I love my job. I feel like my work is meaningful, my hospitals provide a very high level of care, the patients are complicated, and I enjoy my colleagues. My training is extensive. My undergraduate degree was in Women’s Studies, but I ultimately went to medical school. I did three years of residency in general surgery, then a residency in anesthesiology as well as a mini-fellowship in regional anesthesiology.
So, when I visit a patient in PACU after they wake up pain-free due to my nerve block, nausea-free due my anesthetic, alert and comfortable, and they ask to see the doctor, it stings. Patients seem to think they are making a novel joke when they say they are surrounded by pretty ladies in pre-op, but really, you’re surrounded by highly trained professionals whose looks matter not at all.
My good friend has been mistaken for everything but a doctor, including someone who must be just coming from her karate class. Because of the unfathomability that she may be a doctor in scrubs. My Y chromosome-bearing resident who has been training in anesthesiology for mere months is viewed as a default authority while I am called by my first name, girl, Miss, or Nurse on the daily.
I am an extroverted and friendly person, but I am done with people telling me to smile more when I am thinking. Dude, I am just walking down the hallway, please don’t tell me to smile more because I will look prettier. This casual instruction of what to do with my actual face, so you can find it more appealing to look at is fundamentally crazy-making.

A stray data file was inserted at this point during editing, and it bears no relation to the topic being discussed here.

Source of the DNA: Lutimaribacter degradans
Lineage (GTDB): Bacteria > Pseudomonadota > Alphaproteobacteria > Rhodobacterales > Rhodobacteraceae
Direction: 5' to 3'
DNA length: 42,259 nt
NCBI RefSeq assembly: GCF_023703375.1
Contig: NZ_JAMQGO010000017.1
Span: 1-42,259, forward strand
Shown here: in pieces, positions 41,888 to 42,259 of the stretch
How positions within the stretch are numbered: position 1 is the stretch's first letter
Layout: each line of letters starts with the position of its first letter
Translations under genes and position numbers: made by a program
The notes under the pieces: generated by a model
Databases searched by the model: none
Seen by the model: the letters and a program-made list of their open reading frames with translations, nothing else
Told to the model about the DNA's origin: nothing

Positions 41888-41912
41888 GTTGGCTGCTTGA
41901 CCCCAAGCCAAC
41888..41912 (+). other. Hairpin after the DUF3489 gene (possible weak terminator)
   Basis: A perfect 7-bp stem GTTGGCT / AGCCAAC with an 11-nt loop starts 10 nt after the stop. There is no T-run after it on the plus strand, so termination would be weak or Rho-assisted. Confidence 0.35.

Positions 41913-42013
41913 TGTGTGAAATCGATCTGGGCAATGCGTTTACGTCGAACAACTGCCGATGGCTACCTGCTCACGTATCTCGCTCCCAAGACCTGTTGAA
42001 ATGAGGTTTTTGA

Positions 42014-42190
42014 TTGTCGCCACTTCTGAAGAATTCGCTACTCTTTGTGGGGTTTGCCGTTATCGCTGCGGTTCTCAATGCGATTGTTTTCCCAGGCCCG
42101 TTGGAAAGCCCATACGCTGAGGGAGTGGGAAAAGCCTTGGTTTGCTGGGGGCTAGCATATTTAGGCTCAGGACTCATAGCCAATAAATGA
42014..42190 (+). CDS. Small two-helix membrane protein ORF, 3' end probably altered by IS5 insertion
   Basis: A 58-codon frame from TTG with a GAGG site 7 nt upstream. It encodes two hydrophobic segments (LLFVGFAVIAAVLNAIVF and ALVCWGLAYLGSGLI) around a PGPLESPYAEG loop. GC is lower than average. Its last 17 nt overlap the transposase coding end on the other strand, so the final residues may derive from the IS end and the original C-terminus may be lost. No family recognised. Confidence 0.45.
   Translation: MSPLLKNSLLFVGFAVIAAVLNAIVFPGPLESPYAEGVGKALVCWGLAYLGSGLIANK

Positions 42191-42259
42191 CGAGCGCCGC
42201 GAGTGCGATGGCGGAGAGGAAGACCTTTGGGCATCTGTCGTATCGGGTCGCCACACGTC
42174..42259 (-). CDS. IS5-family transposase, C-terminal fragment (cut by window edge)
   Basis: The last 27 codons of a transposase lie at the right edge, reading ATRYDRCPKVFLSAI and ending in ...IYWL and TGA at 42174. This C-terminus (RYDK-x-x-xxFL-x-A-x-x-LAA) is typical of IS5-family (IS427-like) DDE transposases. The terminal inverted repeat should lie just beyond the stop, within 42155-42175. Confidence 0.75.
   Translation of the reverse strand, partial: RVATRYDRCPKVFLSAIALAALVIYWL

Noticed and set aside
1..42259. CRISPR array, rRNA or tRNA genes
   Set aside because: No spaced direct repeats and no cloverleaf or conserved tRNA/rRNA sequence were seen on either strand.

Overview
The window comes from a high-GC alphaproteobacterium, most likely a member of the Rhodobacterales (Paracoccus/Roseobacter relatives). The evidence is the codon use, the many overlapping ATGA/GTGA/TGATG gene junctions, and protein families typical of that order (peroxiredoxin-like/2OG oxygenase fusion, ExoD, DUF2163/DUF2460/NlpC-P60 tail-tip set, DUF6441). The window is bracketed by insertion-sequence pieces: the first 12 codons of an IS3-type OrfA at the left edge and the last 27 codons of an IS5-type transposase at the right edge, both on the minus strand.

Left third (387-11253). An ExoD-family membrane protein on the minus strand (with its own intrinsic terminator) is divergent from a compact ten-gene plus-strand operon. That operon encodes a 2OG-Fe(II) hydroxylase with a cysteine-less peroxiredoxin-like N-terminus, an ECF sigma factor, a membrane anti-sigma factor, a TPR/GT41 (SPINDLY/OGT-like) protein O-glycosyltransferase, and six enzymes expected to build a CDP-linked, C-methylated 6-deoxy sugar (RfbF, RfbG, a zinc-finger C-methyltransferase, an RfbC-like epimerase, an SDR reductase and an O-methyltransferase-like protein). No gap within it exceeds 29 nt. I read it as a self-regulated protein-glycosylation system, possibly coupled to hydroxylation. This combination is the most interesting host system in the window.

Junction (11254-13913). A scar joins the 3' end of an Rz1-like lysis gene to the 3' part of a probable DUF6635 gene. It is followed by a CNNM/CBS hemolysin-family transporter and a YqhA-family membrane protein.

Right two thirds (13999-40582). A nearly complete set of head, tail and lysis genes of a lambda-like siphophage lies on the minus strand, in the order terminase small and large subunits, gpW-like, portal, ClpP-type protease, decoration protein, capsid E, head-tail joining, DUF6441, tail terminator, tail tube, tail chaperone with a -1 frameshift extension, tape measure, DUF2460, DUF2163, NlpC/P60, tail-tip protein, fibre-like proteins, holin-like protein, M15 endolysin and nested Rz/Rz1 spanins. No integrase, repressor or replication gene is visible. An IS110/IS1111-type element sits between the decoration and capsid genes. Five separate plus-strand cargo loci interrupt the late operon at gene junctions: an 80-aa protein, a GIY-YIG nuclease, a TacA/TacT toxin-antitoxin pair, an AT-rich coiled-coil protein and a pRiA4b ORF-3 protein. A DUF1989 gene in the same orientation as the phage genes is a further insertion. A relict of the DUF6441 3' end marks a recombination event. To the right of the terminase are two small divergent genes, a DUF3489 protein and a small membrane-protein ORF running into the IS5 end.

I heard a story about a drug rep that was hosting a lunch and when a doctor tried to sign in, she was told not to use the physician sign-in sheet. Ruh-roh! Awkward. She told the rep that perhaps it would be better to assume all women were doctors at their luncheons, rather than assume no women were. Considering we are 50% of all medical students now, this seems only fair. And, dare I say, a more successful sales pitch.
Much of the low-hanging fruit of sexism is picked now. What remains is much more commonly, the “death by a thousand cuts” variety. Women are slowly gaining ground, but we are often left to clean up, be maternal to people whose mothers we are not, and to field touchy-feely administrative roles rather than high prestige and reward positions. Changing all of these things will take a long time and a multifaceted approach, both on the individual as well as institutional level.
But, while we are working and waiting please, Bruh, call me Doctor.